2.Kim KH. Clostridium difficile colitis associated with cancer chemotherapy. Arch Intern Med 1982;142:333-335.  Back to cited text no. 2    
3.Panichi G, Pantosti A, Gentile G, Testore GP, Venditti M, Martions P. Serra P. Clostridium difficile colitis in leukemia patients. Eur J Cancer Clin Oncol 1985;21:1159-1163.  Back to cited text no. 3    
4.Vaishnavi C, Kochhar R, Bhasin DK, Thapa BR, Singh K. Faecal lactoferrin latex agglutination assay for Clostridium difficile associated intestinal diseases. Ind J Med Microbiol 1998;16(2):81-83.  Back to cited text no. 4    
5.Vaishnavi C, Bhasin DK, Kochhar R, Singh K. Clostridium difficile toxin and faecal lactoferrin assays in adult patients. Microbes and Infection 2000;2:1827-1830.  Back to cited text no. 5    
6.Krivan HC, Clark GF, Smith DF, Wilkins TD. Cell surface binding site for Clostridium difficile enterotoxin: evidence for a glycoconjugate containing the sequence Gal a1-3 Gal 1-4 G1c NAc. Infect Immun 1986;53:573-581.  Back to cited text no. 6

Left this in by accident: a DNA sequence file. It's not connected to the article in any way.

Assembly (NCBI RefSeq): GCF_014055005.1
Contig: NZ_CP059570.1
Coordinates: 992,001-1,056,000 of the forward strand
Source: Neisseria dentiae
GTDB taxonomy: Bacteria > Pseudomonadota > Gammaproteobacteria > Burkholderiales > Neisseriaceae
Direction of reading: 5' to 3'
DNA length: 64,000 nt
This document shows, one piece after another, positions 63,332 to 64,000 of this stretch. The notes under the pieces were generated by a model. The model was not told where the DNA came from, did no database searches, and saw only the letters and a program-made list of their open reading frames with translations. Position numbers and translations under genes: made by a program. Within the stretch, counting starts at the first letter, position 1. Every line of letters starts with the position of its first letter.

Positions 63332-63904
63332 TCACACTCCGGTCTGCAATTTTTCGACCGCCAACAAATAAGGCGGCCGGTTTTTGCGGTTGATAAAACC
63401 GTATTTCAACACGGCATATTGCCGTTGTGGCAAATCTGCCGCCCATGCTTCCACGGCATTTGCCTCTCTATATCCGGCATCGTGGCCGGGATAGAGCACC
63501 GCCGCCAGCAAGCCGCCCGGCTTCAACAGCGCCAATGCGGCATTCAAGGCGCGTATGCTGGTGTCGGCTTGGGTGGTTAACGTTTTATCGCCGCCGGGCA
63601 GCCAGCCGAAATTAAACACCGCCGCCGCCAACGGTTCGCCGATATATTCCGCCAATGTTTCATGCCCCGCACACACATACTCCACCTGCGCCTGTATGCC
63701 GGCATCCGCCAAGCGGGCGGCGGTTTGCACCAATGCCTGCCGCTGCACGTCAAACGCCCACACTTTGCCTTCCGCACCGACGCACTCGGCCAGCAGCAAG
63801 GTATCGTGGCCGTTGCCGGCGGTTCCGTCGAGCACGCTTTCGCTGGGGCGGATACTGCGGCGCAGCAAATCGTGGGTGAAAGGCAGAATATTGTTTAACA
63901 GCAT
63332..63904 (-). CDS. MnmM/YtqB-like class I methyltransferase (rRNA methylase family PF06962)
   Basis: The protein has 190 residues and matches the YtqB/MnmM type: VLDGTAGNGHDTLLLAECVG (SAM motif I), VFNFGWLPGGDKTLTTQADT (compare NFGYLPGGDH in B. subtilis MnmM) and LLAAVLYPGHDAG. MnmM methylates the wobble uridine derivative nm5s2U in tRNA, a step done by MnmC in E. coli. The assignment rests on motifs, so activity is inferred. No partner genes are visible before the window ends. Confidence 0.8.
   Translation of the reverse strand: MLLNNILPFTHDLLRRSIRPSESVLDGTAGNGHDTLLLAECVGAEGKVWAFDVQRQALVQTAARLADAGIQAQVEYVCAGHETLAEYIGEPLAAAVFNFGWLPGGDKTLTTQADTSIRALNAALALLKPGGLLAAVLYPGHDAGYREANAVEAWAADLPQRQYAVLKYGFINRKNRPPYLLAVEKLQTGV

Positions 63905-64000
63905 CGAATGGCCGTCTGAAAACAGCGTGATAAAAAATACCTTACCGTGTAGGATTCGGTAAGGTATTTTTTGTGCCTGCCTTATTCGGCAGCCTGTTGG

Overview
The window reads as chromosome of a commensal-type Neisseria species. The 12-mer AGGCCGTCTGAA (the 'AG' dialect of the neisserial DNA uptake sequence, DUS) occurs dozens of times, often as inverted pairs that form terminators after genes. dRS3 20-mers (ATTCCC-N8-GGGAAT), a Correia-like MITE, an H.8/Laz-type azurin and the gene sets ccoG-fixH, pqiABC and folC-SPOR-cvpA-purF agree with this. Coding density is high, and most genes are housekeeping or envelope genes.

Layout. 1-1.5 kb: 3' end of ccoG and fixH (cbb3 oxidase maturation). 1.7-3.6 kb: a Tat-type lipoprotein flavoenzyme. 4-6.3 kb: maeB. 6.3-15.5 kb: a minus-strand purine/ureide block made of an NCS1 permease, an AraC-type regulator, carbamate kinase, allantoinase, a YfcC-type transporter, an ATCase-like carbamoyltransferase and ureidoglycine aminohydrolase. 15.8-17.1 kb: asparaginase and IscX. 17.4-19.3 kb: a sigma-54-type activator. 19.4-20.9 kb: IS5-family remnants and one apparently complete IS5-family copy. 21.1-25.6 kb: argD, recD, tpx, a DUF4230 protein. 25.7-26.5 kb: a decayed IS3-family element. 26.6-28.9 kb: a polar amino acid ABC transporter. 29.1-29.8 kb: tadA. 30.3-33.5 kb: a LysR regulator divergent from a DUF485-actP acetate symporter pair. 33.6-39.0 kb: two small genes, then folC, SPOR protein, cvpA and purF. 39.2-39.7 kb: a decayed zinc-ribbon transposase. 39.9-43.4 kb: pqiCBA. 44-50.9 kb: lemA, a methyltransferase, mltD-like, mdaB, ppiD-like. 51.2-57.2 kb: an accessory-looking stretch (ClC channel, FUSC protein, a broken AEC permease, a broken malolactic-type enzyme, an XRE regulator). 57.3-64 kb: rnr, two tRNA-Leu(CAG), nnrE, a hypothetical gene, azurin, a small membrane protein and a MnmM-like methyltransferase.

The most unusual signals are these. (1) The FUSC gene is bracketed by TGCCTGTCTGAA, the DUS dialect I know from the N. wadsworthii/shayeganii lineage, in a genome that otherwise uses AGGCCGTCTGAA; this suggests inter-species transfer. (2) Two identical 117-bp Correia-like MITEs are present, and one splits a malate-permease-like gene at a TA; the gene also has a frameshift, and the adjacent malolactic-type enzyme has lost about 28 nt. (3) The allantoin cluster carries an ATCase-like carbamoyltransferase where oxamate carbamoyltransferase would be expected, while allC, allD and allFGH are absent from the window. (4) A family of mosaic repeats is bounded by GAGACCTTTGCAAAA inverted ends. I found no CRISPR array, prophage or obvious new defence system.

7.Mitchell TJ, Ketley JM, Haslam SC, Stephen J, Burdon DW, Candy DCA, Daniet R. Effect of toxin A and B of Clostridium difficile on rabbit ileum and colon. Gut 1986;27:78-85.  Back to cited text no. 7    
8.Kohli, M, Vaishnavi C, Garg UC, Ganguly NK, Kaur, S. Urinary excretion of renal brush border enzymes in lepromatous leprosy - a preliminary investigation. Int J Leprosy 1989;57:20-23.  Back to cited text no. 8    
9.Vaishnavi C, Kochhar R, Bhasin DK, Thapa BR, Singh K. Detection of Clostridium difficile toxin by an indigenously developed latex agglutination assay. Trop Gastroenterol 1999;20:33-35.  Back to cited text no. 9    
10.Dahlquist, A. Method for assay of intestinal disaccharidase. Anal Biochem 1964;7:18-25.  Back to cited text no. 10    
11.Goldberg JA, Ruttenberg AN. The calorimetric determination of leucine aminopeptidase in urine and serum of normal subjects and patients with cancer and other disease. Cancer 1958;11:283-291.  Back to cited text no. 11    
12.Naftalin L, Sexton M, Whitaker JF, Tracey D. A routine procedure for estimating serum gamma-glutamyl transpeptidase activity. Clin Chim Acta 1969;25:293-296.  Back to cited text no. 12    
13.Lowry OH, Rosebrough NJ, Farr AL, Randall RJ. Protein measurement with the Folin phenol reagent. J Biol Chem 1991;193:265-275.  Back to cited text no. 13